Hosted by the Department of Performance Studies.

Specters of Kant, They Say

March 29-30, 9:00 AM
La Maison Française NYU, 16 Washington Mews, New York, NY 10003
Haunting has been the name—the signature, writing, event—of Immanuel Kant in 20th-century France. Impetus to many commentaries, controversies, and indeed to the emergence of singular thoughts, the French reception of Kant’s texts has not been simple or straightforward. Yet, unlike a certain “French Hegel” (or “Marx,” or “Nietzsche,” or “Freud,” or “Heidegger”), the (his)stories of Kant’s French specter/s remain to be written. This bilingual workshop/conference explores Kant’s traces in the work of Jacques Lacan, Georges Canguilhem, Jean-Paul Sartre, Emmanuel Levinas, Jean-François Lyotard, Gilles Deleuze, Michel Foucault, and Jacques Derrida, seeking to track the relations of each of these thinkers and writers with Kant’s thinking, and to recall the promise of their Kantian apparitions.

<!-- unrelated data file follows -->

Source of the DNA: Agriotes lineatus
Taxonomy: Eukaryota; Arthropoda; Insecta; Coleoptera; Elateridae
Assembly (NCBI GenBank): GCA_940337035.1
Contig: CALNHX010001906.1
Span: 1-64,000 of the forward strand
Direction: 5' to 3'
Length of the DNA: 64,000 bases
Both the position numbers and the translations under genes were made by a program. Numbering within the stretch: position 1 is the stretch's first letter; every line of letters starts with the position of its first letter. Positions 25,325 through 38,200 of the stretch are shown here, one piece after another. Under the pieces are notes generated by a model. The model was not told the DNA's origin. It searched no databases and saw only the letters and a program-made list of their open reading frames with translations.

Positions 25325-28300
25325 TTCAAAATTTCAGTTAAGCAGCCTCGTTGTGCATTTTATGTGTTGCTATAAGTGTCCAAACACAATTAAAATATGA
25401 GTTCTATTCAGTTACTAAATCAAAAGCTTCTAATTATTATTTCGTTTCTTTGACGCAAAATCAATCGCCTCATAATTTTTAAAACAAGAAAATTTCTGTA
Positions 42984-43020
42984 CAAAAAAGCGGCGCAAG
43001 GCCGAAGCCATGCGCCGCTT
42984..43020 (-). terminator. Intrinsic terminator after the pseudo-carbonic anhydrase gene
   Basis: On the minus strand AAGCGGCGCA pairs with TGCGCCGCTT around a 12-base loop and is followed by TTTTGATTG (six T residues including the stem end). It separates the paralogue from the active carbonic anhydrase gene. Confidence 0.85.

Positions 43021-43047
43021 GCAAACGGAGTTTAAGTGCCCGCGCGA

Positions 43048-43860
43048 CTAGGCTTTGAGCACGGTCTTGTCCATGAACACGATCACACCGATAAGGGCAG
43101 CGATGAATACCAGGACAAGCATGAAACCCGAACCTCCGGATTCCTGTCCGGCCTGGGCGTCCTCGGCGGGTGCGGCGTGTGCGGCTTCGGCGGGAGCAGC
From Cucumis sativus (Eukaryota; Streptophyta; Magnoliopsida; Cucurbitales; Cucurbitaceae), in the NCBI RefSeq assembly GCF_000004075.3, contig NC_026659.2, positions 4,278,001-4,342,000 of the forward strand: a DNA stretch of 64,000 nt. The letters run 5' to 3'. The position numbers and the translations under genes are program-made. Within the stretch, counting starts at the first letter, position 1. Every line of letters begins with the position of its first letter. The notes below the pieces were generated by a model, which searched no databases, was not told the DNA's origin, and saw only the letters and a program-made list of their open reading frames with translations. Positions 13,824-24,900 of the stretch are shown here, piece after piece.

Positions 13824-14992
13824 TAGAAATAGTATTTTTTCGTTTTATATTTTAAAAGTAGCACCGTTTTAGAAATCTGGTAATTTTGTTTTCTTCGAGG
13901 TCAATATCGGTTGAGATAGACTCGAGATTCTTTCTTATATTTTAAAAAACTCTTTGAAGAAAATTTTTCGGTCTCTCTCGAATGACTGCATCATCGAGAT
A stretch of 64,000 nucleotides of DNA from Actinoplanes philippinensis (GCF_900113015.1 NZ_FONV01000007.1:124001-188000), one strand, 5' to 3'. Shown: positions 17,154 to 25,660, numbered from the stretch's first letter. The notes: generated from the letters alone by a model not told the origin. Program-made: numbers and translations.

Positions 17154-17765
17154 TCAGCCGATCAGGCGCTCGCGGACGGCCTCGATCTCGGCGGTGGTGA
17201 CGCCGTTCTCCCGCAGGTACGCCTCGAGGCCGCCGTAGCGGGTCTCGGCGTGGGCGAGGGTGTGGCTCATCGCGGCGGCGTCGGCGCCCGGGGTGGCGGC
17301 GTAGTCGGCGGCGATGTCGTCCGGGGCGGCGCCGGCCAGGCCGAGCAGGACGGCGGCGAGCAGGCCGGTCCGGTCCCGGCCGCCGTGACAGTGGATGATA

Sponsored by the Department of Comparative Literature

Image courtesy of  the Urban Democracy Lab event page